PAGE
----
FOREWORD: .................................................................................................................................................. 5 EXECUTIVE SUMMARY: ................................................................................................................................. 7 The Need of Branding Academic Institution: ............................................................................................ 7 Need of Branding IBA: ............................................................................................................................... 7 Industry Analysis: ...................................................................................................................................... 7 Stakeholder Analysis: ................................................................................................................................ 8 Competitor Analysis: ................................................................................................................................. 8 Benchmarking: .......................................................................................................................................... 8 Branding Objective:................................................................................................................................... 8 Branding: ................................................................................................................................................... 8 Brand Evaluation: ...................................................................................................................................... 9 DESIGN OF BRANDING PLAN AT A GLANCE: ............................................................................................... 11 1. 2. 3. OBJECTIVE OF BRANDING IBA, DU: ..................................................................................................... 11 The MASCOT: ...................................................................................................................................... 12 WEBSITE: ............................................................................................................................................. 12 4.1 Basic Concept of Website: ................................................................................................................ 13 4.2 Will the Website Idea work? ............................................................................................................. 13 4. 5. Tagline: ................................................................................................................................................ 13 Our Identity, Our Dream, Our Passion, Our Promise: ......................................................................... 14 5.1 5.2 5.3 5.4 6. Reasoning Identity: ..................................................................................................................... 14 Dream-Passion & Mission-Vision Complication: ......................................................................... 14 Confinement of Dream & Passion to Asia: Rationale: ................................................................ 14 Our Promise sounds Emotional; Is It? ......................................................................................... 15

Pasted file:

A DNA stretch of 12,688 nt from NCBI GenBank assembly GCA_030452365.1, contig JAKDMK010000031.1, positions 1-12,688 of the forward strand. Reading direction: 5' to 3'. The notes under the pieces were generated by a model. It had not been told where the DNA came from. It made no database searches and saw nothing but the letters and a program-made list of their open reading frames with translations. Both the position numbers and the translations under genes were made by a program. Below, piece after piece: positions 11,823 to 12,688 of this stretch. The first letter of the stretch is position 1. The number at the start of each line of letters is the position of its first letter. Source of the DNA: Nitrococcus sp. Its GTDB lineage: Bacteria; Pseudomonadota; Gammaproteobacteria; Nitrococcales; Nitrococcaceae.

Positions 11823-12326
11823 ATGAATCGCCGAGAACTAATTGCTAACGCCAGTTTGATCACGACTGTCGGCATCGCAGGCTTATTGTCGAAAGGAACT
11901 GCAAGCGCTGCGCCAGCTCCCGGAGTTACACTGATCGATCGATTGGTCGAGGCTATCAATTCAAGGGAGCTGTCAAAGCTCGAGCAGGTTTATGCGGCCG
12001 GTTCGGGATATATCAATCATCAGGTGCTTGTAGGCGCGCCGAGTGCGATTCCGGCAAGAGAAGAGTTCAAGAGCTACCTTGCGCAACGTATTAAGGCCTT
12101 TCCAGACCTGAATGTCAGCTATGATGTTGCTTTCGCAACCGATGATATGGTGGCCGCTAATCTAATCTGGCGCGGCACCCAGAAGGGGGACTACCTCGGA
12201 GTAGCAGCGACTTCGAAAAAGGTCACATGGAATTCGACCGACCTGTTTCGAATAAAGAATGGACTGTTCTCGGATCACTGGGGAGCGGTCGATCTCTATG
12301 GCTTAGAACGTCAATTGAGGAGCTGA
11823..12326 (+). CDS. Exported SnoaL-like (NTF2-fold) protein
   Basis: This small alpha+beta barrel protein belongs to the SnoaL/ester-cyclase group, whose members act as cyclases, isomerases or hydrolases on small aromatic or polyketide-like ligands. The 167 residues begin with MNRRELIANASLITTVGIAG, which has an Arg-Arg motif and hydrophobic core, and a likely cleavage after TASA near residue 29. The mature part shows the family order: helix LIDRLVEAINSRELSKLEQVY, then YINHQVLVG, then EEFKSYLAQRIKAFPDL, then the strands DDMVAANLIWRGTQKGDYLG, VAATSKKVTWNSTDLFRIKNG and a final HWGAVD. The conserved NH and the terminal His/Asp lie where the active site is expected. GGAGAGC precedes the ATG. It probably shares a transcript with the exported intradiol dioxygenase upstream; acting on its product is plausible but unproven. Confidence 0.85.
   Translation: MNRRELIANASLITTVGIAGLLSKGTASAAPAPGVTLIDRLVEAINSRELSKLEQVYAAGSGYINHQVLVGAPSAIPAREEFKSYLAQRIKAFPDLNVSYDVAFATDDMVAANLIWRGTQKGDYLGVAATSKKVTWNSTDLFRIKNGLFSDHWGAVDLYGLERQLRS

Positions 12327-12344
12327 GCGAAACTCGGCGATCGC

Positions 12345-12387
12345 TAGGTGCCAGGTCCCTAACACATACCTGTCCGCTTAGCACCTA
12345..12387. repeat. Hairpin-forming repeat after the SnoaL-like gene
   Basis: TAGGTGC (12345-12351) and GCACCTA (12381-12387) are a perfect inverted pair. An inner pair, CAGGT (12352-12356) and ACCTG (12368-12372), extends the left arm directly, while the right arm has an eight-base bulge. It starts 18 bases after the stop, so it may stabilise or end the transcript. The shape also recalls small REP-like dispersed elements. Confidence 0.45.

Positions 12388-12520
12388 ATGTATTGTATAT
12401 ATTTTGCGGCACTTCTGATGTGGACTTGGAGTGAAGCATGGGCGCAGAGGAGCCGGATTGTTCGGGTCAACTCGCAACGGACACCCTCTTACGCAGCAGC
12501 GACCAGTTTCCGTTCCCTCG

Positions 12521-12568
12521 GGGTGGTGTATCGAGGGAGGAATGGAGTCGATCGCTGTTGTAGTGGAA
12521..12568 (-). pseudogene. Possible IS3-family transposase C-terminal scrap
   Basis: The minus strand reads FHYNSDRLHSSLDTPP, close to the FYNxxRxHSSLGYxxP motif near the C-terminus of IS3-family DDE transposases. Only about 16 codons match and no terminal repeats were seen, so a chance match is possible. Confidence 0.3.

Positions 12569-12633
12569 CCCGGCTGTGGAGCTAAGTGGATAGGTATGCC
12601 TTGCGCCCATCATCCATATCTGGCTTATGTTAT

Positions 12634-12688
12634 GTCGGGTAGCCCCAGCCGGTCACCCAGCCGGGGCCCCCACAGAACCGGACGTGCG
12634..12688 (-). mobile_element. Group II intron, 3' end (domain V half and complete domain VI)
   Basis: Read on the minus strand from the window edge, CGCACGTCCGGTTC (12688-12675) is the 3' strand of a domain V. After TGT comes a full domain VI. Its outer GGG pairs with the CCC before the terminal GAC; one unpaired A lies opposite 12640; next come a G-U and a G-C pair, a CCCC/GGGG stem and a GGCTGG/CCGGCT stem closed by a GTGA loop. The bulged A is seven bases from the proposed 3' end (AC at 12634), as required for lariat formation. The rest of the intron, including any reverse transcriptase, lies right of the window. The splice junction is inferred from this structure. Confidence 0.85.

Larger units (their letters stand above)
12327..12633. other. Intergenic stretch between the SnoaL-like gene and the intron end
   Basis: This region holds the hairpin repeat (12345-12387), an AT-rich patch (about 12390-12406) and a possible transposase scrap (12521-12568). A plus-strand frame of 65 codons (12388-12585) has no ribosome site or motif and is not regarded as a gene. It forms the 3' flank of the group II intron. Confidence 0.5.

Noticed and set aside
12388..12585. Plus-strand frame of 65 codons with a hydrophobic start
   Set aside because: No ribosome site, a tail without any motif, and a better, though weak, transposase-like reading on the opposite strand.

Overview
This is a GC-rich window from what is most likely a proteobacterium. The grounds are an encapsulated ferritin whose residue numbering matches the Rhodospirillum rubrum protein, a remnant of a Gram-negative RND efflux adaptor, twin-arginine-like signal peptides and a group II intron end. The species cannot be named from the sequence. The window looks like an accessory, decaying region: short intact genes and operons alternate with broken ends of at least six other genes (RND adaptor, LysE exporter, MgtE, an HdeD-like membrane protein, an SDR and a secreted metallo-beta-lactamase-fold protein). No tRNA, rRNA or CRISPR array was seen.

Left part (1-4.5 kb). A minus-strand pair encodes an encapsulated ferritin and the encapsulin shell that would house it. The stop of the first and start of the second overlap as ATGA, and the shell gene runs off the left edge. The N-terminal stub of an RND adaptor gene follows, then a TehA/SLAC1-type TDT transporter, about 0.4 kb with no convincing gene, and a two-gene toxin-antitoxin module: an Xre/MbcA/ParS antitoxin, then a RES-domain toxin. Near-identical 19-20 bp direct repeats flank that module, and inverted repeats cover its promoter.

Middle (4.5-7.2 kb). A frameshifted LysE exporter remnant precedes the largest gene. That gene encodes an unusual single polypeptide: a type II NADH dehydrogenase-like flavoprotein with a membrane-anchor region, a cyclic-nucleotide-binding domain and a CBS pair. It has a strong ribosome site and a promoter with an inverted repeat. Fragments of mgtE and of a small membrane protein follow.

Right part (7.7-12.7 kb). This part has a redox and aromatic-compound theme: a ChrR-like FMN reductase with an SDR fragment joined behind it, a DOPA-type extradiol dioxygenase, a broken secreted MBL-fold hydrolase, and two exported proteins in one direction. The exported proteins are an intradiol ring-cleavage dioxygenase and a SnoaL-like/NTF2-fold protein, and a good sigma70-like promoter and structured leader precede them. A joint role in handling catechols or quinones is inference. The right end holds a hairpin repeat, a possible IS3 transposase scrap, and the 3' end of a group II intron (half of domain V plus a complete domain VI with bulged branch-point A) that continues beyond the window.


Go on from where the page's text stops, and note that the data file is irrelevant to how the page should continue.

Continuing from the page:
TV Commercial of IBA in YouTube & other websites: ......................................................................... 15 6.1 6.2 Make Ad, Promote IBA: ........................................................................................................... 15 Rationale: .................................................................................................................................... 15